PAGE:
Malcolm Kenyatta Wins Democratic Primary For PA Auditor General, Will Face Republican Tim DeFoor

Kenyatta defeated his Democratic primary opponent Mark Pinsley to win the party’s nod for state treasurer. He’ll face DeFoor, the incumbent, in November.

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By Kate Huangpu | Spotlight PA

Auditor general candidates Malcolm Kenyatta (Democrat) and Tim DeFoor (Republican)

After an acrimonious race, Philadelphia state Rep. Malcolm Kenyatta beat Lehigh County Controller Mark Pinsley in the Democratic primary election for Pennsylvania auditor general.

The Associated Press called the race for Kenyatta just after 9:30 p.m. on Tuesday. Unofficial results show Kenyatta with 61% of the vote to Pinsley’s 39%.

Kenyatta will face incumbent Republican Tim DeFoor — who did not have a primary challenge — in the November general election.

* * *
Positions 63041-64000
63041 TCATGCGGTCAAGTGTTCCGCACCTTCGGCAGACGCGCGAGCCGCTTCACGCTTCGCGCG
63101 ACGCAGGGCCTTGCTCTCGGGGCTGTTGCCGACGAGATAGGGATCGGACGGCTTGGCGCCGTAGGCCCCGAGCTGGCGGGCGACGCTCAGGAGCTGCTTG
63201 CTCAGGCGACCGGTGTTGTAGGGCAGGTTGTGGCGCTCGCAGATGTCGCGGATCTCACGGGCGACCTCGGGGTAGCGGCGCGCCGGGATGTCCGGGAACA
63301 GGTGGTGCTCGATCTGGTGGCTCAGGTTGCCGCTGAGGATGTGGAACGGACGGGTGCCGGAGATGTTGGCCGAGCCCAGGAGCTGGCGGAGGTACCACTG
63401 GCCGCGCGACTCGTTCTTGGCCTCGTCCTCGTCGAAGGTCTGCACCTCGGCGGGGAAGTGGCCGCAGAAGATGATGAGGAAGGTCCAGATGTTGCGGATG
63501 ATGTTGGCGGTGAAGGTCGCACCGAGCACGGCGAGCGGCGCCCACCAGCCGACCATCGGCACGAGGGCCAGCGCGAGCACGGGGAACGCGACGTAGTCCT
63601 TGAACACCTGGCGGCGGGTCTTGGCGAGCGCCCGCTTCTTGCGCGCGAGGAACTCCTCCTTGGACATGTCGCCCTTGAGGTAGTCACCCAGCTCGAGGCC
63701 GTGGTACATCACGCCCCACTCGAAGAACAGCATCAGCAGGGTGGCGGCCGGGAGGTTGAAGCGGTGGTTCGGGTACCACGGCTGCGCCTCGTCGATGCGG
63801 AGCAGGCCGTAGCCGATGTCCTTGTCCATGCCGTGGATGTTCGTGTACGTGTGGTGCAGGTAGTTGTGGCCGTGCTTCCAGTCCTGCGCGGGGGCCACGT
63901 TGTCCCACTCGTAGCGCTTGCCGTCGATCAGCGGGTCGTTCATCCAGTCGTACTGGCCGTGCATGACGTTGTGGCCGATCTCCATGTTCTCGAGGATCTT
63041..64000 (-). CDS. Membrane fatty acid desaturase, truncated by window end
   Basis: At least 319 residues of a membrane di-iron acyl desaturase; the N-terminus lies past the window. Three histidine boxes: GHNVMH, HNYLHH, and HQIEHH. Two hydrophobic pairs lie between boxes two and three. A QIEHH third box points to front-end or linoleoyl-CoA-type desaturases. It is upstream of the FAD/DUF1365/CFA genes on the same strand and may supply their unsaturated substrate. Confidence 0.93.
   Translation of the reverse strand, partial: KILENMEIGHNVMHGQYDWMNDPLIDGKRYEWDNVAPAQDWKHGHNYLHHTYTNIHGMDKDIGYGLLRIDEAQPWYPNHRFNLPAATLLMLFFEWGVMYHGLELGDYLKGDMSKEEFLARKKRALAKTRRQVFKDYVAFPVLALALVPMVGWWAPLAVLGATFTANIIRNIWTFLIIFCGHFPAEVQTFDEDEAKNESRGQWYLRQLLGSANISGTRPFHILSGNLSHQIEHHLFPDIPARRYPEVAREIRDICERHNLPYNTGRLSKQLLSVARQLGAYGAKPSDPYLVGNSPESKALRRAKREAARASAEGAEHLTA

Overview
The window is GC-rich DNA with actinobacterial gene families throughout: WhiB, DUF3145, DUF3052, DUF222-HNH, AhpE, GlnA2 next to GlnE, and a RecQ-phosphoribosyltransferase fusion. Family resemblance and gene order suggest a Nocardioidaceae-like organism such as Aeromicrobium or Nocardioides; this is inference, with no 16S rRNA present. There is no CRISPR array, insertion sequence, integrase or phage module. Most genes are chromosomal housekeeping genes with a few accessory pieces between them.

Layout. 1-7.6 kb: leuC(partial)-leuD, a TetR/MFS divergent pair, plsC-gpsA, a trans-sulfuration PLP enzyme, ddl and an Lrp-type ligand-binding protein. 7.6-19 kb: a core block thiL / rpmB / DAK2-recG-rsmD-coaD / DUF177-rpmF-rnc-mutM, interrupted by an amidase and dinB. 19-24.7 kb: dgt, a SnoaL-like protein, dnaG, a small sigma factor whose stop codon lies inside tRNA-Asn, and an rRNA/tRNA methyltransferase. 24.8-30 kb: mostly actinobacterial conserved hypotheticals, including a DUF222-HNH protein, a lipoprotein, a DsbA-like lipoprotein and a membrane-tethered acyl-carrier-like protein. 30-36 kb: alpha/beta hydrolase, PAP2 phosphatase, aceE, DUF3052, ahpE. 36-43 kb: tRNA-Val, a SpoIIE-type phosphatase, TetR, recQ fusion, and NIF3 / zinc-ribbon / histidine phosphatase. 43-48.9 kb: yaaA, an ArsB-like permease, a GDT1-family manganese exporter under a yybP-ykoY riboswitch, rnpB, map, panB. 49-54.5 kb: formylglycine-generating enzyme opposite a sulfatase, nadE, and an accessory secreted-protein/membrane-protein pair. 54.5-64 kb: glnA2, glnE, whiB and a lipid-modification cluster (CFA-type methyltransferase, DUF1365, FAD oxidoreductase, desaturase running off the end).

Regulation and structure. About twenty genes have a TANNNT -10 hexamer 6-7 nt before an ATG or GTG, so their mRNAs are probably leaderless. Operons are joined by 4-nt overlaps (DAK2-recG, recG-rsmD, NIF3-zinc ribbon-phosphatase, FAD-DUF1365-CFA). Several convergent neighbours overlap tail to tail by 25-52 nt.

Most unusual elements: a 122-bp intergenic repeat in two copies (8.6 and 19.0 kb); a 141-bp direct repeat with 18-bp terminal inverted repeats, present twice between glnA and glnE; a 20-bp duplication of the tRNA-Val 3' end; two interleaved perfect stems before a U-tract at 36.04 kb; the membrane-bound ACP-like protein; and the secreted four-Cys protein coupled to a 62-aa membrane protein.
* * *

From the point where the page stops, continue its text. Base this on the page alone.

The auditor general is responsible for conducting financial audits to track how public dollars are spent and check for malfeasance or waste. The role has also served as a launchpad to higher office — Democrat Bob Casey served as auditor general (and also as state treasurer) before his election to the U.S. Senate.

Kenyatta was the state Democratic Party’s chosen candidate. Along with that coveted endorsement, he received backing from major political players such as the American Federation of Teachers Pennsylvania, the state’s Building and Construction Trades Council, and top lawmakers such as state House Speaker Joanna McClinton (D., Philadelphia).

Kenyatta also outraised and outspent Pinsley. Since the beginning of the year, Kenyatta raised more than $100,000 and spent over $144,000. (He also had $148,000 on hand from fundraising last year.)